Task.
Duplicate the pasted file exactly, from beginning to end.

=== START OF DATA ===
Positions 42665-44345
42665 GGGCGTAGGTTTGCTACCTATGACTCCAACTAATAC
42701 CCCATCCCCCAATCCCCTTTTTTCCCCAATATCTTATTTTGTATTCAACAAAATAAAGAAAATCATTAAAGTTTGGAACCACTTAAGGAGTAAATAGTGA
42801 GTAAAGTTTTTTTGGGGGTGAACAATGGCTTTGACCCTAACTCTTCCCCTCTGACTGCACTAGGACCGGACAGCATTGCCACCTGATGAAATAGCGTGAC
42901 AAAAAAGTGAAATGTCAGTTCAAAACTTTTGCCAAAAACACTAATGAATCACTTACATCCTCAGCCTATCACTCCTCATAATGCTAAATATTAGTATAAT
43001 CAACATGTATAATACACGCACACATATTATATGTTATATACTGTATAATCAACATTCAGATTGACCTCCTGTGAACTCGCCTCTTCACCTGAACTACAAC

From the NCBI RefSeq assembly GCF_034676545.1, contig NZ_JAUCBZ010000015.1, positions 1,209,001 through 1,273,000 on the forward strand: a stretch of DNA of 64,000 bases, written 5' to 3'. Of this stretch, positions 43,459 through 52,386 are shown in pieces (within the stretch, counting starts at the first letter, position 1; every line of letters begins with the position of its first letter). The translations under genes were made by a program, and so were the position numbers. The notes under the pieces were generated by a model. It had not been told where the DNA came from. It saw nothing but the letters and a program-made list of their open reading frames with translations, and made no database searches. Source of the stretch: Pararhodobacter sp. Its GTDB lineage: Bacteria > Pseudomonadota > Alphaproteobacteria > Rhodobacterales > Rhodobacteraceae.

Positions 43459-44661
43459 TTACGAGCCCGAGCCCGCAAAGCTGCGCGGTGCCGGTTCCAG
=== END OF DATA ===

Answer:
Positions 42665-44345
42665 GGGCGTAGGTTTGCTACCTATGACTCCAACTAATAC
42701 CCCATCCCCCAATCCCCTTTTTTCCCCAATATCTTATTTTGTATTCAACAAAATAAAGAAAATCATTAAAGTTTGGAACCACTTAAGGAGTAAATAGTGA
42801 GTAAAGTTTTTTTGGGGGTGAACAATGGCTTTGACCCTAACTCTTCCCCTCTGACTGCACTAGGACCGGACAGCATTGCCACCTGATGAAATAGCGTGAC
42901 AAAAAAGTGAAATGTCAGTTCAAAACTTTTGCCAAAAACACTAATGAATCACTTACATCCTCAGCCTATCACTCCTCATAATGCTAAATATTAGTATAAT
43001 CAACATGTATAATACACGCACACATATTATATGTTATATACTGTATAATCAACATTCAGATTGACCTCCTGTGAACTCGCCTCTTCACCTGAACTACAAC

From the NCBI RefSeq assembly GCF_034676545.1, contig NZ_JAUCBZ010000015.1, positions 1,209,001 through 1,273,000 on the forward strand: a stretch of DNA of 64,000 bases, written 5' to 3'. Of this stretch, positions 43,459 through 52,386 are shown in pieces (within the stretch, counting starts at the first letter, position 1; every line of letters begins with the position of its first letter). The translations under genes were made by a program, and so were the position numbers. The notes under the pieces were generated by a model. It had not been told where the DNA came from. It saw nothing but the letters and a program-made list of their open reading frames with translations, and made no database searches. Source of the stretch: Pararhodobacter sp. Its GTDB lineage: Bacteria > Pseudomonadota > Alphaproteobacteria > Rhodobacterales > Rhodobacteraceae.

Positions 43459-44661
43459 TTACGAGCCCGAGCCCGCAAAGCTGCGCGGTGCCGGTTCCAG